Resilient Pedagogy in the age of covid-19
Resilient pedagogy works from your course’s learning goals and encourages instructors to select learning activities and assessment options that can be used for any modality. This helps instructors save time and energy in designing their lesson plans and educational materials once, rather than two or more times.
While there is no panacea for these uncertain times, approaching your instructional design for the future with an eye toward adaptability and flexibility will help instructors manage the work load without sacrificing quality. Ultimately, it will benefit student learning because disruption and undue stress will be minimized as much as possible.
Follow the link above to view Dr. Victoria Mondelli’s discussion (From July 2nd, 2020) on available res ources offered by our T4LC and other centers which have made their content and experiences open. See also the session’s accompanying materials here.
Free 4-week Online Course on Resilient Pedagogy from the University of Michigan.
MEASURING Teaching EFFECTIVENESS
The University of Missouri Intercampus Faculty Council (IFC) created a task force to “examine strategies to evaluate teaching effectiveness with the primary goal of improving teaching effectiveness and student learning.” The final report of the task force describes a menu of “enhanced strategies” for assessing teaching through multiple measures, featuring reflective self-assessment and peer evaluation of instruction and teaching materials.
This guide for peer observers provides a concise and concrete five-step process for conducting an effective observation of teaching, as well as a simple checklist-style rubric for use in peer observation.
USC’s Center for Excellence in Teaching provides a catalog of instruments and protocols for peer assessment of teaching, including the following: teaching observation, course design, assessment of student learning, and teaching statements. Flowcharts of formative and summative assessment of teaching are provided, and all review instruments are provided in web and print versions.
The University of Michigan’s CRLT provides a comprehensive set of resources for peer evaluation of teaching, curated from a variety of major university teaching centers. Besides peer review protocols and rubrics, the resource page also includes discussion of how to establish a teaching evaluation program for graduate student instructors, as well as links to scholarship about peer teaching review.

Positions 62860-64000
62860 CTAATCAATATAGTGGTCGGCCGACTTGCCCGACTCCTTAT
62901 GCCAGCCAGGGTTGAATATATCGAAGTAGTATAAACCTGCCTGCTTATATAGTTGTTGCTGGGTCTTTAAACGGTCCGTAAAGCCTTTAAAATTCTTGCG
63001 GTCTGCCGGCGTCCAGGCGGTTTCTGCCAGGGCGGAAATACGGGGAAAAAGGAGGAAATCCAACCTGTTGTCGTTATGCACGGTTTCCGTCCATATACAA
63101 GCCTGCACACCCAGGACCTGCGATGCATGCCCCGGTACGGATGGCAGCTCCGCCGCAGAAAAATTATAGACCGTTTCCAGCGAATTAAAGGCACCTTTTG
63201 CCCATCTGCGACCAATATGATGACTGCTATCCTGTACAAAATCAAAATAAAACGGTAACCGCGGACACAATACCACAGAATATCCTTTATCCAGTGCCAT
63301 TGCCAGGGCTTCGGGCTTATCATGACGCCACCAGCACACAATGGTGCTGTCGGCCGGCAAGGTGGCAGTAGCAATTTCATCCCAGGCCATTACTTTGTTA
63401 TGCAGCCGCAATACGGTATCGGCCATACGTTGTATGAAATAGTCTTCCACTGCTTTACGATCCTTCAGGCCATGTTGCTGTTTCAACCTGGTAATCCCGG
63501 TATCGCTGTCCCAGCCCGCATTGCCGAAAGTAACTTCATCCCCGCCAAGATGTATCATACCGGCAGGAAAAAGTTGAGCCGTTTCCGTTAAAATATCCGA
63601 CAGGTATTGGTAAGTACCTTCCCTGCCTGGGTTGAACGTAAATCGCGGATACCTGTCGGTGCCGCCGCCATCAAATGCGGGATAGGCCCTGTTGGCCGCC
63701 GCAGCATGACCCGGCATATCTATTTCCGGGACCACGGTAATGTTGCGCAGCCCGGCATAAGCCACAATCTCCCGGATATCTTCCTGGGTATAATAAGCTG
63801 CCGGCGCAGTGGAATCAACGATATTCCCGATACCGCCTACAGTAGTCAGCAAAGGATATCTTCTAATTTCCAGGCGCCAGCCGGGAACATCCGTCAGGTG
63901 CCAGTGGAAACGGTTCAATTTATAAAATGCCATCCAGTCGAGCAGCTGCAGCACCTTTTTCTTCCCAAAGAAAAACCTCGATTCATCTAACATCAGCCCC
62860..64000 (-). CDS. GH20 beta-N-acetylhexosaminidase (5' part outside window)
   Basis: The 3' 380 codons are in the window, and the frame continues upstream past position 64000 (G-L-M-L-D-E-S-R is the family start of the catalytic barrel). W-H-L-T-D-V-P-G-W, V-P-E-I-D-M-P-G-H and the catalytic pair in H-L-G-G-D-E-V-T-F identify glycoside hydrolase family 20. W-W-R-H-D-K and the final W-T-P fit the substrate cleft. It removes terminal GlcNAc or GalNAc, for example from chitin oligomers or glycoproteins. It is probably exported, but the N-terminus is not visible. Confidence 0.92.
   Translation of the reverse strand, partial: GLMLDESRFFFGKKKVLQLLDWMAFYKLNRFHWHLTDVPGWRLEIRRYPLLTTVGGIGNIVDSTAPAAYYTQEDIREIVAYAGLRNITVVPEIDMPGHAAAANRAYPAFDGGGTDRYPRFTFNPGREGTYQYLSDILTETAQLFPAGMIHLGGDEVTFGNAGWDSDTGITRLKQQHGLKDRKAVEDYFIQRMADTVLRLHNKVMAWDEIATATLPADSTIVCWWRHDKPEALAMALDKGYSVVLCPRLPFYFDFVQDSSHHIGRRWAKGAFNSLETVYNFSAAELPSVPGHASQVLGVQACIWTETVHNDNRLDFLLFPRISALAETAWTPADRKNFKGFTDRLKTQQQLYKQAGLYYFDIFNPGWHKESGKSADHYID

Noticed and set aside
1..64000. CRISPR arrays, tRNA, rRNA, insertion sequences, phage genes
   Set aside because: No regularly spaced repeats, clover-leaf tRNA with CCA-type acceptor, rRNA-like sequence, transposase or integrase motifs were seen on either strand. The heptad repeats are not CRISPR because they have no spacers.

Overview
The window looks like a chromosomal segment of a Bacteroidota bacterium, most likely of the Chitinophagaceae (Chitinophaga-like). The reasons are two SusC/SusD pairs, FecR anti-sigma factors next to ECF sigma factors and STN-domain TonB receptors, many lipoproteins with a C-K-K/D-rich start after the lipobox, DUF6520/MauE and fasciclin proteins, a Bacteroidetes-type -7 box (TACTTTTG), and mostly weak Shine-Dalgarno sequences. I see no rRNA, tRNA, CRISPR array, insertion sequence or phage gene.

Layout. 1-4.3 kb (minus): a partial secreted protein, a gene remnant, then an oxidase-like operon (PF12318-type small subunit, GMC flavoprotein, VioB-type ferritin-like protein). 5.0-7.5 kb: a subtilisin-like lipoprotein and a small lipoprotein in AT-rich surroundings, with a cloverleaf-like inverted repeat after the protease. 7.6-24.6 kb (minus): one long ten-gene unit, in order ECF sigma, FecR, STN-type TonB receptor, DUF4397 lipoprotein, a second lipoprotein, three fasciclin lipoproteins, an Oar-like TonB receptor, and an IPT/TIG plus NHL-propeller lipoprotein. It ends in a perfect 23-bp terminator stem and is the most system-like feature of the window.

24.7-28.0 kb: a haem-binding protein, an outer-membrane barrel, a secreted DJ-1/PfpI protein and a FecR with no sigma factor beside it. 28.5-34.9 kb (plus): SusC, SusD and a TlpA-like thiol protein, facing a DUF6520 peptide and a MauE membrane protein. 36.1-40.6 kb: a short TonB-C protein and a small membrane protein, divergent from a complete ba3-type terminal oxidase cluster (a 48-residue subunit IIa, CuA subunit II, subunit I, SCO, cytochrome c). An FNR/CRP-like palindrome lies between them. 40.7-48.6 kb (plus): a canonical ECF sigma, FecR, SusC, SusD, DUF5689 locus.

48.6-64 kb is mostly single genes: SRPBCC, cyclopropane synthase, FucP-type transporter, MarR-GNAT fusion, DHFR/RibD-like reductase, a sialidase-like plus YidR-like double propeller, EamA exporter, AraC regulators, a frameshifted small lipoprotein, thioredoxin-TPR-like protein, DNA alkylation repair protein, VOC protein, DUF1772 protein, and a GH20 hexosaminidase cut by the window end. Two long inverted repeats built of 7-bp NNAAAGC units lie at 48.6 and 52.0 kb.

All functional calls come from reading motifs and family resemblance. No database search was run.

Teaching large enrollment courses
Activities are in tabular format, from Boise State University, with a nice reference list at the end.
From the University of Waterloo, this resource has some unique ideas, like a “quescussion” which refers to a discussion where everyone speaks in questions. There are other ideas as well, in case this one is a little too odd.
From the University of Texas at Austin, this site in particular shares a nice method for structuring your large lecture classes called the “bookend approach” (Smith, 2000); there’s a clear graphic to go along with it.
This resource from the University of Wisconsin includes a podcast episode and lists some common problems with large lecture courses and their solutions.
A handy 10-page document from Texas Tech that is a good primer on best teaching practices generally and specifically for large classes. It includes a reference list, a “Quick List” of activities, and a troubleshooting guide.
The Expert Network is a fantastic, free, online resource for faculty and instructional staff. Access individualized coaching to help address teaching challenges in your learning environment. Experts will attend to your unique situation and offer suggestions that are attuned to the needs of diverse learners. Consider taking advantage of their flexible, on-demand coaching this summer!
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